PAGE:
How to Protect Your Fence Posts From Water Damage

Cedar fencing is an extremely popular choice of wood for fencing and also could possibly be the perfect lumber for any fencing projects. Cedar fencing is becoming much more widely used because they are biologically termite repellent additionally they usually do not degrade from wet conditions and also wind. This high quality of theirs tends to make cedar fencing probably the most practical choices for landscape fencing. Cedar fencing is an obviously stylish option for level of privacy and also security.

How to Set Fence Posts That Won’t Rot

How to install cedar fence posts that last. How to Set Fence Posts That Won’t Rot Anatomy of a long-lasting fence post

This photo shows the five ways to make your wooden fence posts last a long time.

“Please see an enlargement in additional information below.”

How to Set Fence Posts That Won’t Rot

Pick the right posts

Don’t use posts that contain sapwood. Instead, use heartwood, because it’s denser and more insect-resistant.

How to Set Fence Posts That Won’t Rot

Treat the post with preservatives

Soak the bottom of the wooden fence posts in a wood preservative containing copper napthanate, such as Cuprinol.

How to Set Fence Posts That Won’t Rot

Caulk around the fence post base

Apply high-quality exterior acrylic latex caulk, or silicone specifically designed to adhere to concrete to prevent moisture penetration, at the base of the post.

If your cedar wooden fence posts are rotting at the bottom, you need to replace them. The rot probably developed because the posts were installed improperly. So if you install your new posts the same way the old posts were installed, you’ll just have to do the whole thing over again a few years down the line.

Cedar has a reputation for durability, but unless a few guidelines are followed, cedar posts can fail in as few as five years. Three factors contribute to this early failure: poor drainage, low-quality wood and poor protection against insect damage. To get the most out of your new posts, here are five things you can do:

1. Soak the bottom of the posts in a wood preservative containing copper napthanate, such as Cuprinol. Available at some paint stores and home centers, this wood treatment is specifically designed for in-ground applications.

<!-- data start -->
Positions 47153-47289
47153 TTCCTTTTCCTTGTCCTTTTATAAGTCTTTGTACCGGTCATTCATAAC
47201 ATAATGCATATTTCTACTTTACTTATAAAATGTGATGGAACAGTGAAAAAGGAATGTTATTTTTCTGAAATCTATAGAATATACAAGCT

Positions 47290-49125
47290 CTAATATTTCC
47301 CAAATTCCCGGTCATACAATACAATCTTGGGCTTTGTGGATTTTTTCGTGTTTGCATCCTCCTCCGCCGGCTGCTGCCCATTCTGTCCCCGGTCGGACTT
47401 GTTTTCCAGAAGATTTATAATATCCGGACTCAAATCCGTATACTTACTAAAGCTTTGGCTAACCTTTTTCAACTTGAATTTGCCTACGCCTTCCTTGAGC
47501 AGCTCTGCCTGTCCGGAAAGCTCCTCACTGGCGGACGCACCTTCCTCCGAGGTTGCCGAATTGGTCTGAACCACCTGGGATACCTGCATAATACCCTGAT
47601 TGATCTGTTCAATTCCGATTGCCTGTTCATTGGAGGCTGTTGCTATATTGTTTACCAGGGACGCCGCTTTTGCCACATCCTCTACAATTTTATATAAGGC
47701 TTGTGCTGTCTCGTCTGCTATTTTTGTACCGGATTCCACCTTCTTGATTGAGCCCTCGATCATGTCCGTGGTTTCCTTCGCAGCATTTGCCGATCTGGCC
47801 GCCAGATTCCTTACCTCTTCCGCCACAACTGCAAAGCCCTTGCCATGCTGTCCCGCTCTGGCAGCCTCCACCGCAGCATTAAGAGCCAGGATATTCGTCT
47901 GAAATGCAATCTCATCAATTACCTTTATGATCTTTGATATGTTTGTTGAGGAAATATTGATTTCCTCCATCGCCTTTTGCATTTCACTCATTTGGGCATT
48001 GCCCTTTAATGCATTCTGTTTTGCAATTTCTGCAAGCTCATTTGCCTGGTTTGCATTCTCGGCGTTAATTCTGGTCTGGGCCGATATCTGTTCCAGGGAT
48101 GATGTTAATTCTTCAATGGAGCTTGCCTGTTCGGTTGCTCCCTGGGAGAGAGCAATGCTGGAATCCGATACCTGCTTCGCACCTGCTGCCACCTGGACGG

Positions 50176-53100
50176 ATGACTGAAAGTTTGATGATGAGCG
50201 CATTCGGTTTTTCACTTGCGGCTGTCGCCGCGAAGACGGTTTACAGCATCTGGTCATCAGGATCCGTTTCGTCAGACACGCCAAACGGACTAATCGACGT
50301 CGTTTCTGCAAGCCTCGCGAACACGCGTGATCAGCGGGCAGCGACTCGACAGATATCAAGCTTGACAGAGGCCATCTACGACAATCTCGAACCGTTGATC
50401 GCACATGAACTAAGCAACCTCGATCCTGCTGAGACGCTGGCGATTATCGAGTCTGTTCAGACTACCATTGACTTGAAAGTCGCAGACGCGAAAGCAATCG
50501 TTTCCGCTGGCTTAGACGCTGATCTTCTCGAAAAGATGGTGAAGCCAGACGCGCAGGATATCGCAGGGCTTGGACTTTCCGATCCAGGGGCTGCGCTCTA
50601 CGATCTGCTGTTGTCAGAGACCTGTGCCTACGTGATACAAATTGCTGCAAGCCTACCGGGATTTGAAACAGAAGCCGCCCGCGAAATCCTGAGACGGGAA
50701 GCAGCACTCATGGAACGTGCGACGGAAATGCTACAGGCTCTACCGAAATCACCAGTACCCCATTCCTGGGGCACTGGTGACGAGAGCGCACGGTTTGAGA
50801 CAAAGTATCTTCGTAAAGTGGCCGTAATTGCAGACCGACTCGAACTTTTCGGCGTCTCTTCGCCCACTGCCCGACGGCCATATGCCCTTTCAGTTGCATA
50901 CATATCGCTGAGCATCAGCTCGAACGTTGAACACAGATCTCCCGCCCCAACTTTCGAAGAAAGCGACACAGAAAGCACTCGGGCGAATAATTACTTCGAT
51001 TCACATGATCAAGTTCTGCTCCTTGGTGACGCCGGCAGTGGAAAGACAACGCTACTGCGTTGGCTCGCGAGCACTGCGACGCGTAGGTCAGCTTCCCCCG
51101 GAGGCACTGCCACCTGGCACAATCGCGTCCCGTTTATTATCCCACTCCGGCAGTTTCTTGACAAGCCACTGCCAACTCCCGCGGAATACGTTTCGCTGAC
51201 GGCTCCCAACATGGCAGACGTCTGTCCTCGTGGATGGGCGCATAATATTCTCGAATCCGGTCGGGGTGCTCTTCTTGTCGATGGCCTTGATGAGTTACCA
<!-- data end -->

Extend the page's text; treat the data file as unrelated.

2. Place about 6 in. of aggregate in the bottom of the posthole to allow for drainage. The bottom of the post should extend a few inches into the aggregate as shown.

3. Pour the concrete so that it’s above the soil level. Trowel the top smooth and slope it so that water runs away from the post.

4. Apply high-quality exterior acrylic latex caulk, or silicone specifically designed to adhere to concrete, at the base of the post. This will seal the gap between the concrete and post that’s caused by freeze/thaw cycles.

5. Don’t use posts that contain sapwood. Sapwood is lighter in color (usually yellow) than heartwood, which is dark. Instead, use heartwood, because it’s denser and more insect-resistant.

Additional Information Anatomy of a long-lasting fence post Required Tools for this Project

Have the necessary tools for this DIY wooden fence post project lined up before you start—you’ll save time and frustration. BucketCaulk gunPaintbrushPosthole diggerShovelTrowelWheelbarrow

Required Materials for this Wooden Fence Post Project

Avoid last-minute shopping trips by having all your materials ready ahead of time. Here’s a list. AggregateCementExterior acrylic latex caulkWood preservative

Wood rot always starts with a source of water, if only just a slight dribble during a hard rain, contacting raw wood. Starting with the best water resistant woods is the best practice. We see the lack proper protection from wood rot from water penetration all too often. If you have moisture damaged wood in your home, give us a call.

Water Damage Restoration Pros – Orange County
982 N Batavia St, Orange, CA, 92867
1 (844) 234-0305

 

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Water Damage Restoration Pros
982 N Batavia St, Orange, CA, 92867

Call Us: 1 (844) 234-0305
https://waterdamagerestorationpros.net

 

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